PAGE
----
Jim Hopkinson is an author, writer, and speaker living in New York City. His focus is on career development for the new economy, showing how new media, technology and branding are changing how people look at their career and lifestyle. Read more...
Employees often ask, when is the absolute best time to ask for a raise? It’s an interesting question, because sometimes finding the "best" time to do something can be backed by research and science.
Most fitness professionals say the best time to drink a protein shake is within 30 minutes of a workout to help speed recovery. Modern automatic transmissions are programmed to shift gears in your car at the optimal time to provide a smooth, powerful ride and fuel efficiency. Planning a Fall wedding? You could go through historic weather data to find the day with the least chance of rain.
Unfortunately, finding the perfect time to ask for a raise or promotion is more art than science, but mid November might be a good place start. Here’s why.
First off is budgets. For companies on a calendar fiscal year (January through December), many are now planning out their budgets for 2013. During this time your manager will be predicting spending for marketing, advertising, inventory, and yes, payroll. They’re busy looking at what they overspent and underspent in various categories this past year, and are moving numbers around to make everything balance out. Asking for a raise may give them time to allocate more funds to salaries.
Next is taking into account what happens in the final 2 months of the year. Of course it varies by industry, but in most cases there is one final push to end the year strong for 4th quarter business after the Thanksgiving holiday and into the first 2 weeks of December. Once you hit that third week, when office parties are in full swing and holiday/new years plans are being made, schedules get chaotic and the phrase “You know what, let’s wait until we get back in January to discuss that” starts coming up on a regular basis.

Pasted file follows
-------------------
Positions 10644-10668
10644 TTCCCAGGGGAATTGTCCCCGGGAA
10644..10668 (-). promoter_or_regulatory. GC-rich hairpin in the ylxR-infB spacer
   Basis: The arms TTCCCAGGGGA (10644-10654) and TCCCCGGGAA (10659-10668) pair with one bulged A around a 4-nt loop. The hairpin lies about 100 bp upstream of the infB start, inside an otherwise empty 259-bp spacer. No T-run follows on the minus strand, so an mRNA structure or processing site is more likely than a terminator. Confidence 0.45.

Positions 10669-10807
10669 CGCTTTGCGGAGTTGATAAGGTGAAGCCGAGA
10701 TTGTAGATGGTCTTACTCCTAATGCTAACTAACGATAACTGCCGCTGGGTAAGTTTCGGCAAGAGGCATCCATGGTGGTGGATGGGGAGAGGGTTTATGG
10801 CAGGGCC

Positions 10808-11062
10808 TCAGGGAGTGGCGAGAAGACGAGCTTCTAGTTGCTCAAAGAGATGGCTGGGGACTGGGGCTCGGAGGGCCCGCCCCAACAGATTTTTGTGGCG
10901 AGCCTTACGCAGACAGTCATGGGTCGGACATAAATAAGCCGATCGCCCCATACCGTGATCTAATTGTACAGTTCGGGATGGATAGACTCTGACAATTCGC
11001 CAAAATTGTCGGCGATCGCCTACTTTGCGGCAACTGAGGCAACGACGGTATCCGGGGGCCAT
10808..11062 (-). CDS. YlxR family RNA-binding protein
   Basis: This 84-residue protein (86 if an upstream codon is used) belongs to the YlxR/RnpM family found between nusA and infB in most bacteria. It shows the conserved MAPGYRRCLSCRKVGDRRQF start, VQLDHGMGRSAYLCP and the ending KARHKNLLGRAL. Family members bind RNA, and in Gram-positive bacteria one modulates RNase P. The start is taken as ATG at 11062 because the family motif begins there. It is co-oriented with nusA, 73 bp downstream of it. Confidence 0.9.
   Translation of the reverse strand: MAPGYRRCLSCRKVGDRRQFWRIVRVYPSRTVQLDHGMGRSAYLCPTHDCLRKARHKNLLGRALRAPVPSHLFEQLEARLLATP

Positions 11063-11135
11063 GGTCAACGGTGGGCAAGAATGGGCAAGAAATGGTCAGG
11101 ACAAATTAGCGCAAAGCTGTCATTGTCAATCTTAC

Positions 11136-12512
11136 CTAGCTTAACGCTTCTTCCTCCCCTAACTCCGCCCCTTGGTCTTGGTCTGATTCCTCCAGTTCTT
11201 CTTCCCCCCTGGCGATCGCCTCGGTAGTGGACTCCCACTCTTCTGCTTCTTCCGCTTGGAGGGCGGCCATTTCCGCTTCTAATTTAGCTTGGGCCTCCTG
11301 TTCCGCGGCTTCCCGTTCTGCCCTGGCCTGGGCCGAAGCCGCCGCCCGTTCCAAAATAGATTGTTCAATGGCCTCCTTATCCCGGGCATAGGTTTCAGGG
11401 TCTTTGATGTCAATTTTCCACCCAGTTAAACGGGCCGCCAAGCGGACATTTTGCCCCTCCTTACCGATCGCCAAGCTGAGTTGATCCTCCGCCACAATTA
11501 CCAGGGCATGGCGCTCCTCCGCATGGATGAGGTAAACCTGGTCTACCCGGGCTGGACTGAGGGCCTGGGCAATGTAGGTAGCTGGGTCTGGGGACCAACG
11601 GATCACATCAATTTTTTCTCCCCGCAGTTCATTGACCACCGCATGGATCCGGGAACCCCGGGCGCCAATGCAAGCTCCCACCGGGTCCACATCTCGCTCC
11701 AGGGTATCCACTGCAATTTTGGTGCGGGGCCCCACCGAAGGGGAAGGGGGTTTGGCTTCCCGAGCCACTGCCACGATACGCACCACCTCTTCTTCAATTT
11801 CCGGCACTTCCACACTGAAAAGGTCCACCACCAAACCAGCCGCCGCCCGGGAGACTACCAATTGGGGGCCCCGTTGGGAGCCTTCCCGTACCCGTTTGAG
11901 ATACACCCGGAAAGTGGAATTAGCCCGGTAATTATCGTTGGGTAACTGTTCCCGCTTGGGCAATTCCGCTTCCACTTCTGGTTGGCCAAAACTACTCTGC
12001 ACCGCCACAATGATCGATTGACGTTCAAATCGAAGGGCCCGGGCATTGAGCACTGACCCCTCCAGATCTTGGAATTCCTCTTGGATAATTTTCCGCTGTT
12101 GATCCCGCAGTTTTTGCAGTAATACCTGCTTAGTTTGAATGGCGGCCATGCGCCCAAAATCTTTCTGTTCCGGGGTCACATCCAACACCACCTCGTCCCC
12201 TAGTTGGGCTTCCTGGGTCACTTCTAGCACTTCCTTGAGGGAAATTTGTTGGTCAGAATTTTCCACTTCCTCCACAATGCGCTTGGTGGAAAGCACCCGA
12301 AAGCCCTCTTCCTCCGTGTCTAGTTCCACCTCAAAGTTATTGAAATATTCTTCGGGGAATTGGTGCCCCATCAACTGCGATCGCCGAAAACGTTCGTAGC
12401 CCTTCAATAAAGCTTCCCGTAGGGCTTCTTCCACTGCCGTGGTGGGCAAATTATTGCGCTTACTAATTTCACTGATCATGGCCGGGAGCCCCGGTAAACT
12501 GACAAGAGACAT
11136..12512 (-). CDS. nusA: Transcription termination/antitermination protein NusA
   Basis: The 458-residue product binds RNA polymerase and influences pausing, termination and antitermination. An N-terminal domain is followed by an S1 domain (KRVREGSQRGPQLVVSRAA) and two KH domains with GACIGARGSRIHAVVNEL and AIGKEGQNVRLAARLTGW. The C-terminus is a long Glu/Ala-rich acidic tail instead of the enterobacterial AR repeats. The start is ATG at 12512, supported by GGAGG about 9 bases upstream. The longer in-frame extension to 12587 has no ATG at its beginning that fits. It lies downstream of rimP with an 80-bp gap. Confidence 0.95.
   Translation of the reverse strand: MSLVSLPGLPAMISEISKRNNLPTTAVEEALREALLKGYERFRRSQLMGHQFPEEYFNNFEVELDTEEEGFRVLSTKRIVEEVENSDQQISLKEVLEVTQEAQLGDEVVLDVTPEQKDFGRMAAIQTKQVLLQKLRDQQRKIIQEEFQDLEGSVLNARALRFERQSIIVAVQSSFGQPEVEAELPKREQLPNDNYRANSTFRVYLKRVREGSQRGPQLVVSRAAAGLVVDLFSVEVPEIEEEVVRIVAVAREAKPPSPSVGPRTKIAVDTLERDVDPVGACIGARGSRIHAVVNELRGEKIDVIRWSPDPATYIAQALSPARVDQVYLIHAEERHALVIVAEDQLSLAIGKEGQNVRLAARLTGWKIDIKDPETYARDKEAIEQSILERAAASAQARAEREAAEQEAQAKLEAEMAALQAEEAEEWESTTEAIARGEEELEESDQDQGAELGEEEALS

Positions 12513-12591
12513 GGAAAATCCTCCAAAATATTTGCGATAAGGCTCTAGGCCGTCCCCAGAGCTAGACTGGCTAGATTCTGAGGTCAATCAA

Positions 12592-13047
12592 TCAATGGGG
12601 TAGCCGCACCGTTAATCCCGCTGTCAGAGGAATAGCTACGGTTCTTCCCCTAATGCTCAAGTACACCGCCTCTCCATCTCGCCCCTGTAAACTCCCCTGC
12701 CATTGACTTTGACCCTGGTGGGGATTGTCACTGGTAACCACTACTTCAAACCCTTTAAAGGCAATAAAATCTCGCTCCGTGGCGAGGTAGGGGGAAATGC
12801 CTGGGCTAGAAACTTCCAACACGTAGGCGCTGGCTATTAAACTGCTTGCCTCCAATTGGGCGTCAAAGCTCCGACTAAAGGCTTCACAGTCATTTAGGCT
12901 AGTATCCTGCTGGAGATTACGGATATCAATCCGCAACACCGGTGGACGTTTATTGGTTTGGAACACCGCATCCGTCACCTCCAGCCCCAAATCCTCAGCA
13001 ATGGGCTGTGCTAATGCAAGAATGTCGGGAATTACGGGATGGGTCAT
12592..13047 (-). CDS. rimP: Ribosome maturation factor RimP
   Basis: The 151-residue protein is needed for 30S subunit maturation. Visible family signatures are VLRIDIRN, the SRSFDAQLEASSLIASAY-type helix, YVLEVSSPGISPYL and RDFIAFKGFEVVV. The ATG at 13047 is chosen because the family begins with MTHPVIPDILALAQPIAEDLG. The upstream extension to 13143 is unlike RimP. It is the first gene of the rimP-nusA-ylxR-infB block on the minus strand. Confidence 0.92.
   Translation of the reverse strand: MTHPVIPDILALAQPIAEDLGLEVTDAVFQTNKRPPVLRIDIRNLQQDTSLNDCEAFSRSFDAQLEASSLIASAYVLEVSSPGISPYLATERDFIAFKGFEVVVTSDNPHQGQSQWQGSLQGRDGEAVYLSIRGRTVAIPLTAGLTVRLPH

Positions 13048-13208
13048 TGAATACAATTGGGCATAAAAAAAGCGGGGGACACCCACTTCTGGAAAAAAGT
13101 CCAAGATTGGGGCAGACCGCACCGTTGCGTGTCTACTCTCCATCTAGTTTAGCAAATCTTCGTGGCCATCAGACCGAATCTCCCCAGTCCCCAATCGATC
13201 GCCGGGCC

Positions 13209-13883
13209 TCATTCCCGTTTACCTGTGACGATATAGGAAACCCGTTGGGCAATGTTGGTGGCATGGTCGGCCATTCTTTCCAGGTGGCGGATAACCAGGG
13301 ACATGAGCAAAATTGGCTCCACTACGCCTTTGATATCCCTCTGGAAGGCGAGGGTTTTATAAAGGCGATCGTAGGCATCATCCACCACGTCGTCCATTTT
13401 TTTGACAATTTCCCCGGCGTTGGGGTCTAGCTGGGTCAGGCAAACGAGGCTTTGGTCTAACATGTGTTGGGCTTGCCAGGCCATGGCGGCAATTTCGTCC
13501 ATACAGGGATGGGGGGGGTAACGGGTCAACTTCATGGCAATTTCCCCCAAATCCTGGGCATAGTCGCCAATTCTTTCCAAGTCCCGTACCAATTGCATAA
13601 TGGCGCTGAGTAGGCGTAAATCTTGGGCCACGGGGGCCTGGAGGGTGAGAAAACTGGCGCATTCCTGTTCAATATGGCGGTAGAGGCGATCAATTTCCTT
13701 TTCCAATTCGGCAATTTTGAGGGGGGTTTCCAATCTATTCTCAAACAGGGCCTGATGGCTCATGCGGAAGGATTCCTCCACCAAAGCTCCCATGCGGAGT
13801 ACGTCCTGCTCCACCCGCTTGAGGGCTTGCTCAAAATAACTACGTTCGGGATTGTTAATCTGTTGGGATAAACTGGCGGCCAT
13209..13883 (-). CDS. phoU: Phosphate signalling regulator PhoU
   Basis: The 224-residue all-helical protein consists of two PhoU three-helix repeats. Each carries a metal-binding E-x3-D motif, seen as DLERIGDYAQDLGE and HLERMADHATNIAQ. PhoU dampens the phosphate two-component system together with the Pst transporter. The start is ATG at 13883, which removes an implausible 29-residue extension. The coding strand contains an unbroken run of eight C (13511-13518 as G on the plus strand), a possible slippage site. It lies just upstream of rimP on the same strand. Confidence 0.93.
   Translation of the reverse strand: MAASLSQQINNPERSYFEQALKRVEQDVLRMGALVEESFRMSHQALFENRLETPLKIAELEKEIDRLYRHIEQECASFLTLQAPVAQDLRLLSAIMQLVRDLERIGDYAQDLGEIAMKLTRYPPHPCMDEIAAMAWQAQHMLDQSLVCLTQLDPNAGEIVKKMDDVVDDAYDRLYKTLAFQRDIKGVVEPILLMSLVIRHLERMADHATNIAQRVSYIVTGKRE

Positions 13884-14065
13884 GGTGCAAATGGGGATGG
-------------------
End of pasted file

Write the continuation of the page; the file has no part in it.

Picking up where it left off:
In looking at the economy, no one would say that everything is great. However, consumer confidence in the US improved again in October 2012, and is at its highest since March of 2008. And while the unemployment rate was still high at 7.9% in October, that is down from 9.5% and 8.9% in October of 2010 and 2011, respectively.
A survey by consulting firm Mercer was nearly unanimous, as 98% of the 1,500 mid-sized and large companies they spoke with said they plan to increase salaries in 2013. On average, the planned raises were 2.9%. Here are two key things to note.
First, that is higher than the 2.1% - 2.7% predicted over the past four years, so that’s a good sign. Second, companies plan to reward top performers an average of 4.5%.
Many people would argue that even a 5% raise isn’t going to be life changing, and that’s understandable. However, an optimistic employee can read into that and interpret it that companies value their rock star workers 50% more than the average worker bee.
Knowing that, it’s up to you to prove that your efforts go above and beyond what is expected. Now is the time to go back through your accomplishments for the year and create a highlight reel of your contributions in 2012. Put together a portfolio that shows:
How should you approach the discussion? A good way to start is to frame the conversation around goals. First, make sure to put yourself in the shoes of the company and make it about them. Talk to your manager about the goals of the business and where they see things heading. Next, prove that you take your career path seriously by reviewing your personal and professional goals and what you hoped to accomplish this past year (including what worked and what didn’t), and what you’re planning for 2013. Then, show how they align with each other.
View the end of the year as a healthy recap and assessment of your career, no matter what your situation is. Do you love your job? Think about what the next steps are and what can make it even better.
Are there skills you’ve been wanting to update? Many colleges offer courses starting off the year, so do the research now and sign up for a class on social media marketing, digital video editing, or effective leadership so that you’ll have something to look forward to after the break.
And if you don’t enjoy your work, what are you going to do about it? Perhaps you can transfer to a new department to get a fresh take on another side of the business that has interested you. If you meet with your boss and it confirms your fears that you won’t be getting a raise any time soon or you’re not excited about your future, then you can start planning your exit strategy. That could involve updating your resume and starting to interview in January, or starting a side business that you can eventually transition into.
A scientific algorithm or a story on the web is never going to be able to tell you the absolute perfect time to ask for a raise. So no matter when you’re reading this, the question you have to ask yourself is, is that time right now?
Want a raise? Start by checking out Salary.com's free Salary Wizard to find out how much you're worth!